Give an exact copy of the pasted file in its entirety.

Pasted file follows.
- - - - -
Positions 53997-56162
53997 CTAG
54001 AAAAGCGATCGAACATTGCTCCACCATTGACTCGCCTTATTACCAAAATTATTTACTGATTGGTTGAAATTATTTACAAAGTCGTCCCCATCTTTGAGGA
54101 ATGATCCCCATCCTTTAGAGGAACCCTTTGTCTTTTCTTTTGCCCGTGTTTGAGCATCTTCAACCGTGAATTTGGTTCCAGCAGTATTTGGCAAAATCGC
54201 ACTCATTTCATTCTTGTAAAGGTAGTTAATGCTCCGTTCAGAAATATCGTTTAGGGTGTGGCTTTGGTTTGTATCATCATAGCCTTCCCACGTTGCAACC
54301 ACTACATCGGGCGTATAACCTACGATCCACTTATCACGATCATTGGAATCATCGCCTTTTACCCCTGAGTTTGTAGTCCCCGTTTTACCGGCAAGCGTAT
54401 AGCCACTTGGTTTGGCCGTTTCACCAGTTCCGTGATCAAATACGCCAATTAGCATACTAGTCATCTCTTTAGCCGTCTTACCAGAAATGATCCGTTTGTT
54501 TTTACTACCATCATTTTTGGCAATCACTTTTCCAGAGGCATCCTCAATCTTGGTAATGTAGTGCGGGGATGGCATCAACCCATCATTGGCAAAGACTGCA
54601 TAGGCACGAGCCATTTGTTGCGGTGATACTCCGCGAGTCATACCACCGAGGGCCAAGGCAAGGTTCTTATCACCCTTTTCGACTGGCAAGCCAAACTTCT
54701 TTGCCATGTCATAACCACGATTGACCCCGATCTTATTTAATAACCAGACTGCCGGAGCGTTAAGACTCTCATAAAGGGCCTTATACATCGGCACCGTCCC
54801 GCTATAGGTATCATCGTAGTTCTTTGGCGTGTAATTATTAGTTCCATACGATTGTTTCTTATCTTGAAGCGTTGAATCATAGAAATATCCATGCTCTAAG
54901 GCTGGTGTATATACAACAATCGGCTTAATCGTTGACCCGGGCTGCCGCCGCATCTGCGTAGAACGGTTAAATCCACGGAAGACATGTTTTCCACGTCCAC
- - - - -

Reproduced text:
Positions 53997-56162
53997 CTAG
54001 AAAAGCGATCGAACATTGCTCCACCATTGACTCGCCTTATTACCAAAATTATTTACTGATTGGTTGAAATTATTTACAAAGTCGTCCCCATCTTTGAGGA
54101 ATGATCCCCATCCTTTAGAGGAACCCTTTGTCTTTTCTTTTGCCCGTGTTTGAGCATCTTCAACCGTGAATTTGGTTCCAGCAGTATTTGGCAAAATCGC
54201 ACTCATTTCATTCTTGTAAAGGTAGTTAATGCTCCGTTCAGAAATATCGTTTAGGGTGTGGCTTTGGTTTGTATCATCATAGCCTTCCCACGTTGCAACC
54301 ACTACATCGGGCGTATAACCTACGATCCACTTATCACGATCATTGGAATCATCGCCTTTTACCCCTGAGTTTGTAGTCCCCGTTTTACCGGCAAGCGTAT
54401 AGCCACTTGGTTTGGCCGTTTCACCAGTTCCGTGATCAAATACGCCAATTAGCATACTAGTCATCTCTTTAGCCGTCTTACCAGAAATGATCCGTTTGTT
54501 TTTACTACCATCATTTTTGGCAATCACTTTTCCAGAGGCATCCTCAATCTTGGTAATGTAGTGCGGGGATGGCATCAACCCATCATTGGCAAAGACTGCA
54601 TAGGCACGAGCCATTTGTTGCGGTGATACTCCGCGAGTCATACCACCGAGGGCCAAGGCAAGGTTCTTATCACCCTTTTCGACTGGCAAGCCAAACTTCT
54701 TTGCCATGTCATAACCACGATTGACCCCGATCTTATTTAATAACCAGACTGCCGGAGCGTTAAGACTCTCATAAAGGGCCTTATACATCGGCACCGTCCC
54801 GCTATAGGTATCATCGTAGTTCTTTGGCGTGTAATTATTAGTTCCATACGATTGTTTCTTATCTTGAAGCGTTGAATCATAGAAATATCCATGCTCTAAG
54901 GCTGGTGTATATACAACAATCGGCTTAATCGTTGACCCGGGCTGCCGCCGCATCTGCGTAGAACGGTTAAATCCACGGAAGACATGTTTTCCACGTCCAC